Theorem 2.5 Let $\mathcal{A}$ be a complete metrizable FLM algebra, then $E\left(\mathcal{A}×\mathcal{A}×\mathcal{A}\right)=\mathcal{A}×\mathcal{A}×\mathcal{A}$.

## 3 Tripled fixed point theorems

In this section, we consider some results about tripled fixed point theorems on unital complete semi-simple metrizable FLM algebras, and we extend these results to Banach algebras. By ${\mathrm{id}}_{\mathcal{A}}$, we mean the identity map on $\mathcal{A}$.

Theorem 3.1 Let $\mathcal{A}$ be a unital without of order complete semi-simple metrizable FLM algebra with a submultiplicative meter ${d}_{\mathcal{A}}$. If $F:{\mathrm{\Omega }}_{\mathcal{A}×\mathcal{A}×\mathcal{A}}\subseteq \mathcal{A}×\mathcal{A}×\mathcal{A}⟶{\mathrm{\Omega }}_{\mathcal{A}}$ is a holomorphic map that satisfies the conditions $F\left(0,0,0\right)=0$, $\frac{\partial F}{\partial x}\left(0,0,0\right)={\mathrm{id}}_{\mathcal{A}}$, $\frac{\partial F}{\partial y}\left(0,0,0\right)=0$, $\frac{\partial F}{\partial z}\left(0,0,0\right)=0$, $\frac{{\partial }^{2}F}{\partial {x}^{i}\phantom{\rule{0.2em}{0ex}}\partial {y}^{j}\phantom{\rule{0.2em}{0ex}}\partial {z}^{k}}\left(0,0,0\right)=0$, where $i+j+k=2$, $i,j,k=0,1,2$, and $\frac{{\partial }^{3}F}{\partial {x}^{i}\phantom{\rule{0.2em}{0ex}}\partial {y}^{j}\phantom{\rule{0.2em}{0ex}}\partial {z}^{k}}\left(0,0,0\right)=0$, where $i+j+k=3$, $i,j,k=0,1,2,3$, then every $\left(a,b,c\right)\in {\mathrm{\Omega }}_{\mathcal{A}×\mathcal{A}×\mathcal{A}}\cap Z\left(\mathcal{A}×\mathcal{A}×\mathcal{A}\right)$ is a tripled fixed point for F.

Proof Fix $\left(a,b,c\right)\in {\mathrm{\Omega }}_{\mathcal{A}×\mathcal{A}×\mathcal{A}}\cap Z\left(\mathcal{A}×\mathcal{A}×\mathcal{A}\right)$ and consider the map $f:\mathbb{C}×\mathbb{C}×\mathbb{C}⟶{\mathrm{\Omega }}_{\mathcal{A}}$ with $f\left(\alpha ,\beta ,\gamma \right)=F\left(\alpha a,\beta b,\gamma c\right)$. Clearly, f is a holomorphic function on Since $F\left(0,0,0\right)=0$, $\frac{\partial F}{\partial x}\left(0,0,0\right)={\mathrm{id}}_{\mathcal{A}}$, $\frac{\partial F}{\partial y}\left(0,0,0\right)=0$, $\frac{\partial F}{\partial z}\left(0,0,0\right)=0$, $\frac{{\partial }^{2}F}{\partial {x}^{i}\phantom{\rule{0.2em}{0ex}}\partial {y}^{j}\phantom{\rule{0.2em}{0ex}}\partial {z}^{k}}\left(0,0,0\right)=0$, where $i+j+k=2$, $i,j,k=0,1,2$, and $\frac{{\partial }^{3}F}{\partial {x}^{i}\phantom{\rule{0.2em}{0ex}}\partial {y}^{j}\phantom{\rule{0.2em}{0ex}}\partial {z}^{k}}\left(0,0,0\right)=0$, where $i+j+k=3$, $i,j,k=0,1,2,3$, then F has a Taylor expansion about $\left(0,0,0\right)$:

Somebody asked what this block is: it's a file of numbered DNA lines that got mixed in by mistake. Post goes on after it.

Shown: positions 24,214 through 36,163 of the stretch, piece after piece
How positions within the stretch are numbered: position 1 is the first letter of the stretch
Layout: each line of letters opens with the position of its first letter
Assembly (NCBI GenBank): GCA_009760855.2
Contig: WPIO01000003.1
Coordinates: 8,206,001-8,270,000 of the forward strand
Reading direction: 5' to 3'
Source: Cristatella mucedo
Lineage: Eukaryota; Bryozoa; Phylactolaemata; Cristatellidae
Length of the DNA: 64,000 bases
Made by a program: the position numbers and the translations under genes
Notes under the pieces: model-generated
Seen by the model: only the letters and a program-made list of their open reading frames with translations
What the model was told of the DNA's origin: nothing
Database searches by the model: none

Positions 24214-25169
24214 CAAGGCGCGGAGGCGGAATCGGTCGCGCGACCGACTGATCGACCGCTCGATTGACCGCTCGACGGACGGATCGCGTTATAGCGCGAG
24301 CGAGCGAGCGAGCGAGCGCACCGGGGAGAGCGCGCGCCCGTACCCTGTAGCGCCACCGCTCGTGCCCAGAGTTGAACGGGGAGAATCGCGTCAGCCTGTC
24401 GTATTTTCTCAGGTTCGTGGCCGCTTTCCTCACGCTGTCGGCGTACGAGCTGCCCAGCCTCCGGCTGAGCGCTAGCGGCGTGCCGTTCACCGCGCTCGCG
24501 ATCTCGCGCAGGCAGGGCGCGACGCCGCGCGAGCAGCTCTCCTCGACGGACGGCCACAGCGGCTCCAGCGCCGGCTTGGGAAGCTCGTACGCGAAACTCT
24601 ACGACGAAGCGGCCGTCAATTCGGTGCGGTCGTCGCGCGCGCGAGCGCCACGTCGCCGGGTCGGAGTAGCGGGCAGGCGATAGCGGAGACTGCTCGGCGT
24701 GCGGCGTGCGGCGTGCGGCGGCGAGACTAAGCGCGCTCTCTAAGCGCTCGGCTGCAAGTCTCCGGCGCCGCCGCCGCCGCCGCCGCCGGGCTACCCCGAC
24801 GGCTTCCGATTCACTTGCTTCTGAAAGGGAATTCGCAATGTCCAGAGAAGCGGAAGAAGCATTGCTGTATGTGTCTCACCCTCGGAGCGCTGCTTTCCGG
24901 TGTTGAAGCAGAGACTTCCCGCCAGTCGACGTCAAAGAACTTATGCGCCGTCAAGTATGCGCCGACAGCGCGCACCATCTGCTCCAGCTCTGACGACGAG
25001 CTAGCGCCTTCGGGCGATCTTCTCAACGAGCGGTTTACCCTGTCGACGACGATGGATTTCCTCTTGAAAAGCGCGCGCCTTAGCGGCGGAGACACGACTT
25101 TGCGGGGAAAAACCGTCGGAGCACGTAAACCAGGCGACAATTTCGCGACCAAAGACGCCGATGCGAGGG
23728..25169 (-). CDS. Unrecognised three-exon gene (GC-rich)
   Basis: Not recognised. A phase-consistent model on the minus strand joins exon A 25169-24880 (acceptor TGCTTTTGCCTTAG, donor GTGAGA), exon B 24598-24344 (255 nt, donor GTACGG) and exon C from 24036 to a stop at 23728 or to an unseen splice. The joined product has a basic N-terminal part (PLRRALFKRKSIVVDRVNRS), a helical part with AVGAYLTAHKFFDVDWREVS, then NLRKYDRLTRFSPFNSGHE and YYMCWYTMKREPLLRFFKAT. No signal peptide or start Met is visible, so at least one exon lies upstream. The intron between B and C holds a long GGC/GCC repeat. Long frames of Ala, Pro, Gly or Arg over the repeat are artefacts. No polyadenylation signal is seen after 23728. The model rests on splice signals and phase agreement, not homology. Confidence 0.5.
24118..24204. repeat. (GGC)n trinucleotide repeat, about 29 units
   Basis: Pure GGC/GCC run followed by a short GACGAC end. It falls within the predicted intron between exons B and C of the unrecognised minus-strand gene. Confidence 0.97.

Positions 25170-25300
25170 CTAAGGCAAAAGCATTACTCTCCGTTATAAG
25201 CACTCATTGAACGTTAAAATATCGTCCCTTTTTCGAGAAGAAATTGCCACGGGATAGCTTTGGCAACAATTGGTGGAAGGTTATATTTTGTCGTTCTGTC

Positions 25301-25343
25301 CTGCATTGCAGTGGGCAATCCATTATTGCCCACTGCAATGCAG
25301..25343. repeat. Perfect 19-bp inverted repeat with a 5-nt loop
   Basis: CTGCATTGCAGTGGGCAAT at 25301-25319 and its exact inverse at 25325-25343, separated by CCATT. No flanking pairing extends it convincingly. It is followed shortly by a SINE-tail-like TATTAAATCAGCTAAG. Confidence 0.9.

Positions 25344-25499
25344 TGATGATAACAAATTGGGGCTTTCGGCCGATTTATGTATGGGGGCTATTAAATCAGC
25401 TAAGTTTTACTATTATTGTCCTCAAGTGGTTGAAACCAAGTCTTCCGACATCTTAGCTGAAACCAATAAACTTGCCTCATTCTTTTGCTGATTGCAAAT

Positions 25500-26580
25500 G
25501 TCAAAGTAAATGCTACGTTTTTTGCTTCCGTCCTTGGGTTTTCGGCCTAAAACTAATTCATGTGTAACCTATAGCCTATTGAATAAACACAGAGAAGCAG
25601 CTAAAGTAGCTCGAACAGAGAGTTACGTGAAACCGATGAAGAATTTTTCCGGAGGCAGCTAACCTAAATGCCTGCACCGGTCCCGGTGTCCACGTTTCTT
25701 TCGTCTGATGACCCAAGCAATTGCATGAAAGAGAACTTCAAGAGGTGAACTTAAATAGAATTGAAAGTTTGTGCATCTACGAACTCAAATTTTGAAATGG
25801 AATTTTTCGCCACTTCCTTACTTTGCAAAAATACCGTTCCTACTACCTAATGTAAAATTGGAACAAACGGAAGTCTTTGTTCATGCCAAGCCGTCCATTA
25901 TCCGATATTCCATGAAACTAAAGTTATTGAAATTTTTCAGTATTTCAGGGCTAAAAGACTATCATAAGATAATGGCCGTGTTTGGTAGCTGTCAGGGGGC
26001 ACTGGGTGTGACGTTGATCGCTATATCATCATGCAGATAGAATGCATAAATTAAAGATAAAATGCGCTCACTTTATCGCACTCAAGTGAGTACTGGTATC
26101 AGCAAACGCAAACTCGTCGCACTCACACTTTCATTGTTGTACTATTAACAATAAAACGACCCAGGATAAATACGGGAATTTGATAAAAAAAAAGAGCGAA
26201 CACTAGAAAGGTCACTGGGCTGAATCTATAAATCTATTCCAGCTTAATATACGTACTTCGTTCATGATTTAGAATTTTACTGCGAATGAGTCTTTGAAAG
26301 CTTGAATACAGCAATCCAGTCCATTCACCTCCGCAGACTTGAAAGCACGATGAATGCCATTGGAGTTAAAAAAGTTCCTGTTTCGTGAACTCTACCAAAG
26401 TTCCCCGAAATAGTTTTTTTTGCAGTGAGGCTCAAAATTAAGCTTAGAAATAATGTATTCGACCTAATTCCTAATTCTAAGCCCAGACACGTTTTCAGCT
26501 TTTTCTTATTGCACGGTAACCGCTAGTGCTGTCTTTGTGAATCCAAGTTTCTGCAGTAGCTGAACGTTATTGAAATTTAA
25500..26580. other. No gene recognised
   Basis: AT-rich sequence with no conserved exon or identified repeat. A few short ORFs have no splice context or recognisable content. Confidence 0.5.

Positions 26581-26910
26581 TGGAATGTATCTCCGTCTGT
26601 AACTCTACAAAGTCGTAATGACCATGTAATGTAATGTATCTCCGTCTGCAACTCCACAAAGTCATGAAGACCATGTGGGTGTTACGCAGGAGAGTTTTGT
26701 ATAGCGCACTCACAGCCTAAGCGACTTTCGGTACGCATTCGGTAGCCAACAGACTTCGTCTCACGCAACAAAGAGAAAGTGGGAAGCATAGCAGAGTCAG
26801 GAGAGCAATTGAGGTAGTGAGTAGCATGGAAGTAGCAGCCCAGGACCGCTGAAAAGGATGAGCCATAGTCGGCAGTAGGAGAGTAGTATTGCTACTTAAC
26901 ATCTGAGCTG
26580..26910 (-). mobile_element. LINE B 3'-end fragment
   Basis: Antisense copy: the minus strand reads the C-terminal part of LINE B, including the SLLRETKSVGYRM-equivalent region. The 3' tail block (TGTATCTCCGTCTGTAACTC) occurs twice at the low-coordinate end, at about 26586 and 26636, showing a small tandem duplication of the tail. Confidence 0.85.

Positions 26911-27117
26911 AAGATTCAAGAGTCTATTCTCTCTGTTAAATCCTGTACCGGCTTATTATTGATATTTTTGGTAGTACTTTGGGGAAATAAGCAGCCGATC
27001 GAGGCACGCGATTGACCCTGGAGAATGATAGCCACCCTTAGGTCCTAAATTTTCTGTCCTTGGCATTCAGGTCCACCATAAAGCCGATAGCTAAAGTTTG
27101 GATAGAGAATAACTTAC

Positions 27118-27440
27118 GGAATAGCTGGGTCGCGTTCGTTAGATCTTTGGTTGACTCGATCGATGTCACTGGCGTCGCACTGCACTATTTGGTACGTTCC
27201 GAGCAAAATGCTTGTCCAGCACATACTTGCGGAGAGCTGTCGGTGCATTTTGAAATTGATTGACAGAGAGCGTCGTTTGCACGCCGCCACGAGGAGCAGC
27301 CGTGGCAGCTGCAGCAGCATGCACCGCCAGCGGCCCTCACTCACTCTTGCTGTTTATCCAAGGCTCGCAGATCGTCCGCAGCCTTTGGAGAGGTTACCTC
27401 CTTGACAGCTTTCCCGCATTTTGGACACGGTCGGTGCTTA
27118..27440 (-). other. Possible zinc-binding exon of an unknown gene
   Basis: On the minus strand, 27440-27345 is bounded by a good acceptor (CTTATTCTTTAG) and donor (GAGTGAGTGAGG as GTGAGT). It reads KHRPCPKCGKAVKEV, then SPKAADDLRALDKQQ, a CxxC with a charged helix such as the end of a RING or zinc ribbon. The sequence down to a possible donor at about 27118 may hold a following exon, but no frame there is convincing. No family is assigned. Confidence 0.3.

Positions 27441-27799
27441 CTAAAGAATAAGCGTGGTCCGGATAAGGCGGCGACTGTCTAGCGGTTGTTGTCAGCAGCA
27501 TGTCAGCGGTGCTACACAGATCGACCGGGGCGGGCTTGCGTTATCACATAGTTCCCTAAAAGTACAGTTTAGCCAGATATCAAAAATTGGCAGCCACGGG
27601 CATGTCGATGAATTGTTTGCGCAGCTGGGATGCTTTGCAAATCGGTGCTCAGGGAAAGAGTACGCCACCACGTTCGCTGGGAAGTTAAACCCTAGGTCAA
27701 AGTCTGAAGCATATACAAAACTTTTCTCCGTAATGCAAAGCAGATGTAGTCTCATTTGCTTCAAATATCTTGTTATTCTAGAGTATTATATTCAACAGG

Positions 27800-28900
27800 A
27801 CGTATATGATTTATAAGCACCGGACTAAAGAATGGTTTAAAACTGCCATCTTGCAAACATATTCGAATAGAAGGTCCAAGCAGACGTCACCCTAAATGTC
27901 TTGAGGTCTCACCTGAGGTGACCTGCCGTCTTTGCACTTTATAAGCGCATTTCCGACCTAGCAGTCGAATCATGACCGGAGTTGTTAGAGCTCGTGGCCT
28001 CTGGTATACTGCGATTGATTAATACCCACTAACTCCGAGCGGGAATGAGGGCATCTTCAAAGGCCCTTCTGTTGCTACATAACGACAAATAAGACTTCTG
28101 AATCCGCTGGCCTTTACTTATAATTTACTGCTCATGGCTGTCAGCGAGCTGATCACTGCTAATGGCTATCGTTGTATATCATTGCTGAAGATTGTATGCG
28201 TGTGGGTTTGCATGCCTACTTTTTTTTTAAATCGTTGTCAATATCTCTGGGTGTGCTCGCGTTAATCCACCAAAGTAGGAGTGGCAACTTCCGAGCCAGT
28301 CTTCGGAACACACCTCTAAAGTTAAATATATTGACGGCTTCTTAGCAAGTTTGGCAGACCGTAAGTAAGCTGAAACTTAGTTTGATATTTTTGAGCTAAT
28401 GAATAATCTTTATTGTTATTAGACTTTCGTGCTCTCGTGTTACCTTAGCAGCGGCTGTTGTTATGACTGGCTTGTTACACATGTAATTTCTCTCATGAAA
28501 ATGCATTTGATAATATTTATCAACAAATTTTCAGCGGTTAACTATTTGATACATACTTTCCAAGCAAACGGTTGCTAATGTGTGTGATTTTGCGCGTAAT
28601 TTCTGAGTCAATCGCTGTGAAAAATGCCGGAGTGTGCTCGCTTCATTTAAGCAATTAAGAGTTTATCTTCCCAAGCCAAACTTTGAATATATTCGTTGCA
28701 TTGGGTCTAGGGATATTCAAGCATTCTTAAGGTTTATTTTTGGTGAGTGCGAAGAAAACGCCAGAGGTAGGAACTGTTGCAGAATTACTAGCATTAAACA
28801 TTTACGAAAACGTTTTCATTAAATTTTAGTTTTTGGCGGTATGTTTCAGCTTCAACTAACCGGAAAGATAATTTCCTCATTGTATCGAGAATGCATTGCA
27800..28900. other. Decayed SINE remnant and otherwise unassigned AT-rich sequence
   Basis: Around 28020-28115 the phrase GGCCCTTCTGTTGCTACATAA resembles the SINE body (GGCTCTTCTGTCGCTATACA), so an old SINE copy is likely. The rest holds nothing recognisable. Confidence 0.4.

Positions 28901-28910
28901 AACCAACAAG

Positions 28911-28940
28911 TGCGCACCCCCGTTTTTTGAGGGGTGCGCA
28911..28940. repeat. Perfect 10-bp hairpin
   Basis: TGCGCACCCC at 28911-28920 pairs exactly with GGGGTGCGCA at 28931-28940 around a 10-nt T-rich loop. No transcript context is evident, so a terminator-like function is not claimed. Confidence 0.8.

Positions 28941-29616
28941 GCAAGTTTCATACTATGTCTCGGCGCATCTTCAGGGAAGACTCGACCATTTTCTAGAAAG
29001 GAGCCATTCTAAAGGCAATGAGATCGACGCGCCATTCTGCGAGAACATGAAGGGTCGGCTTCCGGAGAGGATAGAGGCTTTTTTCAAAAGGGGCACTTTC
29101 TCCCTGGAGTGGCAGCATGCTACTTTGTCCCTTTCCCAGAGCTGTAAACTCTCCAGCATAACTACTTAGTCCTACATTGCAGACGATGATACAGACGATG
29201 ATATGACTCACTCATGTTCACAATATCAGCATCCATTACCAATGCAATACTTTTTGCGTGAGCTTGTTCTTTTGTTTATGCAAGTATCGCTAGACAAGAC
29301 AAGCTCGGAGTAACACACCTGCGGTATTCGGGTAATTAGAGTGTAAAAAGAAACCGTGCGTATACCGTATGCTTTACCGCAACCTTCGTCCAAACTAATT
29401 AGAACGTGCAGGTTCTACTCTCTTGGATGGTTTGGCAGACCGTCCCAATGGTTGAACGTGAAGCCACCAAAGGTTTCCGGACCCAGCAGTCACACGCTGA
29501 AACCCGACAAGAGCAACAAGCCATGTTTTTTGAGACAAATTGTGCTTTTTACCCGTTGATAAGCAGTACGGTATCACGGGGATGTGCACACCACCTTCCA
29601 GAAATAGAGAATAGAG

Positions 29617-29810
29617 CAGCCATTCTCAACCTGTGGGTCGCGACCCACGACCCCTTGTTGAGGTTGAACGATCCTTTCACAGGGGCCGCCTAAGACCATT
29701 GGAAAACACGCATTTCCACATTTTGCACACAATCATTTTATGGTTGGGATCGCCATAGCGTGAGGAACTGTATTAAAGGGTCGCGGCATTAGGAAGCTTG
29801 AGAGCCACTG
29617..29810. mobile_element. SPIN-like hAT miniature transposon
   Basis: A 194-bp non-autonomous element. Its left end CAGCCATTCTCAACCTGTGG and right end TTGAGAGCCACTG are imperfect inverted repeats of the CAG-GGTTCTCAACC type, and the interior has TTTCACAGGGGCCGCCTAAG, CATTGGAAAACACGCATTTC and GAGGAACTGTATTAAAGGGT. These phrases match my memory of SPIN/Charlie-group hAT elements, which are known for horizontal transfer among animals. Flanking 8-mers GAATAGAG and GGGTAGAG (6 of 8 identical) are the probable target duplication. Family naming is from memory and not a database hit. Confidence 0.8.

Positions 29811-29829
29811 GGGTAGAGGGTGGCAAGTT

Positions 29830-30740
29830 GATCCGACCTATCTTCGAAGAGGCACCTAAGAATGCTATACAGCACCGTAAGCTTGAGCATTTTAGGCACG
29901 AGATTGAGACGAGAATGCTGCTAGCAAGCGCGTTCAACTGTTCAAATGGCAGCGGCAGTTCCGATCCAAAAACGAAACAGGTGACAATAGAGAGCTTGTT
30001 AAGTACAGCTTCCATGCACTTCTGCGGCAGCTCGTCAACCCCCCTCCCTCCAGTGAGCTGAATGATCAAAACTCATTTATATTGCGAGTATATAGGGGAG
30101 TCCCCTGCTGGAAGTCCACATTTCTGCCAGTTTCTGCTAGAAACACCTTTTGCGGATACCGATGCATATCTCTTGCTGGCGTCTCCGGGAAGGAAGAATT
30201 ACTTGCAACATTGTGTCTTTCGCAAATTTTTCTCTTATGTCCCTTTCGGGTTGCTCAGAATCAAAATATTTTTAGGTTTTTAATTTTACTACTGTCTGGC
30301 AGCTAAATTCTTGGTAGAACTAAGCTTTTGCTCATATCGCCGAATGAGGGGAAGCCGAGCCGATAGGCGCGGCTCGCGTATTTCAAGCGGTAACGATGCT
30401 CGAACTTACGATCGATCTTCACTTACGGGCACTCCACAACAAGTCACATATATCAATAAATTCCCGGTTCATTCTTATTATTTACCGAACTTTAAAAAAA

$\begin{array}{rcl}F\left(x,y,z\right)& =& \sum _{i=0}^{\mathrm{\infty }}\sum _{j=0}^{\mathrm{\infty }}\sum _{k=0}^{\mathrm{\infty }}\frac{{x}^{i}{y}^{j}{z}^{k}}{i!j!k!}\left(\frac{{\partial }^{i+j+k}F}{\partial {x}^{i}\phantom{\rule{0.2em}{0ex}}\partial {y}^{j}\phantom{\rule{0.2em}{0ex}}\partial {z}^{k}}\right)\left(0,0,0\right)\\ =& x+\sum _{k=0}^{\mathrm{\infty }}\frac{1}{k!}\sum _{j=0}^{k}\left(\genfrac{}{}{0}{}{k}{j}\right)\sum _{i=0}^{j}\left(\genfrac{}{}{0}{}{k-j}{i}\right){x}^{i}{y}^{j}{z}^{k-i-j}\left(\frac{{\partial }^{k}F}{\partial {x}^{i}\phantom{\rule{0.2em}{0ex}}\partial {y}^{j}\phantom{\rule{0.2em}{0ex}}\partial {z}^{k-i-j}}\right)\left(0,0,0\right)\end{array}$

for every $\left(x,y,z\right)\in {\mathrm{\Omega }}_{\mathcal{A}×\mathcal{A}×\mathcal{A}}\cap Z\left(\mathcal{A}×\mathcal{A}×\mathcal{A}\right)$. Therefore,

$\begin{array}{rcl}F\left(\alpha a,\beta b,\gamma c\right)& =& \alpha a+\sum _{k=4}^{\mathrm{\infty }}\frac{1}{k!}\sum _{j=0}^{k}\left(\genfrac{}{}{0}{}{k}{j}\right)\sum _{i=0}^{j}\left(\genfrac{}{}{0}{}{k-j}{i}\right){\alpha }^{i}{a}^{i}{\beta }^{j}{b}^{j}{\gamma }^{k-i-j}{c}^{k-i-j}\\ ×\left(\frac{{\partial }^{k}F}{\partial {x}^{i}\phantom{\rule{0.2em}{0ex}}\partial {y}^{j}\phantom{\rule{0.2em}{0ex}}\partial {z}^{k-i-j}}\right)\left(0,0,0\right).\end{array}$
(3.1)

We claim that

$\sum _{j=0}^{k}\left(\genfrac{}{}{0}{}{k}{j}\right)\sum _{i=0}^{j}\left(\genfrac{}{}{0}{}{k-j}{i}\right){\alpha }^{i}{a}^{i}{\beta }^{j}{b}^{j}{\gamma }^{k-i-j}{c}^{k-i-j}\left(\frac{{\partial }^{k}F}{\partial {x}^{i}\phantom{\rule{0.2em}{0ex}}\partial {y}^{j}\phantom{\rule{0.2em}{0ex}}\partial {z}^{k-i-j}}\right)\left(0,0,0\right),$
(3.2)

is zero for every $k\ge 4$. Assume towards a contradiction that there exists $k\ge 4$ such that (3.2) is non-zero. Let $l\ge 4$ be an integer such that

$\sum _{j=0}^{k}\left(\genfrac{}{}{0}{}{l}{j}\right)\sum _{i=0}^{j}\left(\genfrac{}{}{0}{}{l-j}{i}\right){\alpha }^{i}{a}^{i}{\beta }^{j}{b}^{j}{\gamma }^{l-i-j}{c}^{l-i-j}\left(\frac{{\partial }^{k}F}{\partial {x}^{i}\phantom{\rule{0.2em}{0ex}}\partial {y}^{j}\phantom{\rule{0.2em}{0ex}}\partial {z}^{l-i-j}}\right)\left(0,0,0\right)\ne 0.$
(3.3)